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Mr3dPHD

Unity iPhone Development

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So...I have this great idea for an iPhone app (link below), but I wonder how many people there really are out there that do iPhone development. Someone told me that their fairly certain that the language used to develop these apps is similar to C++. Is this true? I also was wondering if anyone here has the SDK. Is it easy to use? I mean...the app I'm planning on making seems like it would be very easy to do. No graphics...just menus. Just wondering what everyone's experience has been like. http://www.gamedev.net/community/forums/topic.asp?topic_id=516023

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The language, Objective-C, is similar to C++. It supports OOP, but it's more of a dynamic typed language (id) type. It's a strict superset of C, but in order to use any iphone development libraries, you pretty much have to use Objective-C and Cocoa. Objective-C calling convention is a bit different. Instead of calling functions, you send messages to objects.

Instead of
foo obj;
obj.add(2, 4);

you do

foo *obj = [[foo alloc] init];
[obj add: 2 to: 4];

It's a real... different way of doing things.

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Well, that's not the entire story. Objective-C does support an alternate "." syntax for message passing that at least looks more like what you'd expect to see in C or C++. You can also use "Objective-C++" which combines C++ (or some subset thereof) with the message-passing syntax and other bits that were added to C to make Objective-C. Conceptually, Objective-C is fairly close to C++ and in many ways appears to be closer to the way in which academics discuss OOP (dispite it's popularity, C++ is not the model for OOP programming languages). Syntactically, it looks a bit scary, and certainly different than what most of us are used to -- but like learning any new language, comfort will come when you understand it enough to map its constructs back to what you're more familiar with, and understanding will come when you learn to leverage the rest of its advantages intelligently.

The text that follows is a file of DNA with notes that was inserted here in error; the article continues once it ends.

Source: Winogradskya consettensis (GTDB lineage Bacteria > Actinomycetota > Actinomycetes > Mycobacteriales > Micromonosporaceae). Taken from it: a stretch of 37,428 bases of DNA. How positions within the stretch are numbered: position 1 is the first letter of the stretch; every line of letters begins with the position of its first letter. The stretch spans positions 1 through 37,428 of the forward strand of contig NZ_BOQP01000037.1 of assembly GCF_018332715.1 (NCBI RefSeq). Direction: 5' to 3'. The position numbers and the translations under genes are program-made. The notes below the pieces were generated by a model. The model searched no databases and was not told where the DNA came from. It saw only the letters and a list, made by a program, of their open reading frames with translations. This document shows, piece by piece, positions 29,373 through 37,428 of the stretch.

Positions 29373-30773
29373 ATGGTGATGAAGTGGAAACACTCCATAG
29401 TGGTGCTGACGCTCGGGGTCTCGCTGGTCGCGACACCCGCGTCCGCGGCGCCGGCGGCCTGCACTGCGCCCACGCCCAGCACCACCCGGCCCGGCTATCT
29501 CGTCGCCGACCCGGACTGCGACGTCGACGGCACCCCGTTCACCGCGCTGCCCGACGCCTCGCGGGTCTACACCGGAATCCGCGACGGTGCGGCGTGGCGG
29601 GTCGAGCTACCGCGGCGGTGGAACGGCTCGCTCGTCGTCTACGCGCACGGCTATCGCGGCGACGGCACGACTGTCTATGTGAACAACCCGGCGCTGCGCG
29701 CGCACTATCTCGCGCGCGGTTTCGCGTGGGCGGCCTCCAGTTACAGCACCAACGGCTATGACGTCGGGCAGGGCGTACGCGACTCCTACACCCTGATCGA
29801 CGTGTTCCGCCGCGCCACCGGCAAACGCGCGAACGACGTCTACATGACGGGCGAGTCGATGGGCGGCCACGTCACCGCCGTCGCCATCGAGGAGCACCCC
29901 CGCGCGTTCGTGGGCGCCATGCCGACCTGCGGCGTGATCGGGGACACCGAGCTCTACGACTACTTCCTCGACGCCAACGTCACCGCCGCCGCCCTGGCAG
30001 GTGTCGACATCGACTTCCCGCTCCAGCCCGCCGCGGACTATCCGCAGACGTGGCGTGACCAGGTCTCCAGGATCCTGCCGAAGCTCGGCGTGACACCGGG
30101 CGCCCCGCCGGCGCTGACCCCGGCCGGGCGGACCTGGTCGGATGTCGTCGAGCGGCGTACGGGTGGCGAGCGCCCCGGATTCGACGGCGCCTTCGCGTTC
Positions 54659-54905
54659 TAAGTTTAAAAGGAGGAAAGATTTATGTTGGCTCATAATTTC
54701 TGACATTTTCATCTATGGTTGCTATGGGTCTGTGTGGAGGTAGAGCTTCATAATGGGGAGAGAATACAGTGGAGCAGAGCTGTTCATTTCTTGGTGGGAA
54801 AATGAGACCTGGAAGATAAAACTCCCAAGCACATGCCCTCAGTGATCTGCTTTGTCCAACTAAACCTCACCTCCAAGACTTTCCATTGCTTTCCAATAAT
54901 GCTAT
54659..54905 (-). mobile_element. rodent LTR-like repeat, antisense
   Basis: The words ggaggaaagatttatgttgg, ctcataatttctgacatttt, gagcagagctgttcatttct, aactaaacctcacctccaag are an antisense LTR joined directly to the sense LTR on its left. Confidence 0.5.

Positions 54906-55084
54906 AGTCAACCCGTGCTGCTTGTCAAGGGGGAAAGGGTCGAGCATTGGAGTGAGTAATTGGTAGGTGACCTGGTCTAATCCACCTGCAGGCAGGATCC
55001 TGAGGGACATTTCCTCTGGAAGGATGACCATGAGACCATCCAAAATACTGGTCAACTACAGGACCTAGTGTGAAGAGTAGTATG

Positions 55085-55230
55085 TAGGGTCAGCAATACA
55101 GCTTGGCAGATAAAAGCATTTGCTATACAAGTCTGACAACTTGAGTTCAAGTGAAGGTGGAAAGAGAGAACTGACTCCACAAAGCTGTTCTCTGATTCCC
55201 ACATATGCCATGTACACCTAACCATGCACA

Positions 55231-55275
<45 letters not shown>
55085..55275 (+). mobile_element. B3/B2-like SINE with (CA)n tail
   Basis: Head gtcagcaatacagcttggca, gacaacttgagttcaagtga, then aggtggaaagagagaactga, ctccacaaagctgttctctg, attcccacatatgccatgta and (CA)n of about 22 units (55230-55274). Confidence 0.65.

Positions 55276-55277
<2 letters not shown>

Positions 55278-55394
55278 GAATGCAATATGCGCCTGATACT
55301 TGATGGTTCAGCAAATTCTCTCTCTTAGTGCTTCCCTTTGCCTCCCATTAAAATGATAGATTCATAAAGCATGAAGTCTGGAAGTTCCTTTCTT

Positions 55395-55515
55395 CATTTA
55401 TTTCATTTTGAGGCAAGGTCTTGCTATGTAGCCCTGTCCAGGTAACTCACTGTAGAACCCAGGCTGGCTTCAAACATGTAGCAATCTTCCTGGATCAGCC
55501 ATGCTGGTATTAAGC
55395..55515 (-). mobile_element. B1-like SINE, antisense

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It supports full C99 C++ and Obj-C. You can easily isolate the low-level iPhone API stuff (obj-c) into it's own area, and hook into your C++ engine code. It's really not too bad to get up and running, the obj-c stuff just takes some getting used to.

Keep in mind, in order to the get official SDK, you must be approved by Apple (for $99, non-refundable). You will need to submit proof of incorporation, too. Usually takes a few months to process your application as well.

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The other big hurdle you may potentially run into is that you need a mac OSX computer to set up the official iPhone toolchain (i.e. you cannot develop iPhone apps on a windows PC without a retarded and completely unsupported jumble of hoops)

The closest you can generally get on windows is something like this:
http://theappleblog.com/2008/10/07/ibm-extends-iphone-development-to-windowslinux-programmers/
Basically, you can do it but your apps will only run on a jailbroken iPhone and cannot be placed in the iPhone app store

-me

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Quote:
Original post by ThrustGoblin
Keep in mind, in order to the get official SDK, you must be approved by Apple (for $99, non-refundable). You will need to submit proof of incorporation, too. Usually takes a few months to process your application as well.
Actually, you only need to submit proof of incorporation if you register as a corporate developer. If you register as an independent developer, you don't need to submit anything, and the approval process takes about 10 minutes.

Quote:
Original post by Mr3dPHD
Yeah...I found out about the Mac OS issue the hard way. My solution was to work with another developer who already has a Mac and a key, so the app will be published under his name. It was either that, or spend the cash on a new computer. Which wasn't going to happen.
I have a Mac, and an iPhone developer certificate, so if anyone wants to partner on a similar venture...

[Edited by - swiftcoder on December 9, 2008 8:15:05 PM]

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Yeah...I found out about the Mac OS issue the hard way. My solution was to work with another developer who already has a Mac and a key, so the app will be published under his name. It was either that, or spend the cash on a new computer. Which wasn't going to happen.

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Quote:
Original post by swiftcoder
If you register as an independent developer, you don't need to submit anything, and the approval process takes about 10 minutes.


I applied iPhone developer program (99$ version) three weeks ago and still nothing. Maybe because I am in Spain, I don't know. Any idea?

Thanks.

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I applied online and for some reason my application was misprocessed by the website. After searching online, it seems this is a common occurence with Apples site. So I called their tech support directly ( as suggested by the other people who had this happened ) and recived the admitance emial the next day. I did wait 3 weeks as well, before calling. I strongly suggest you call their tech support.

Good Luck!

-ddn

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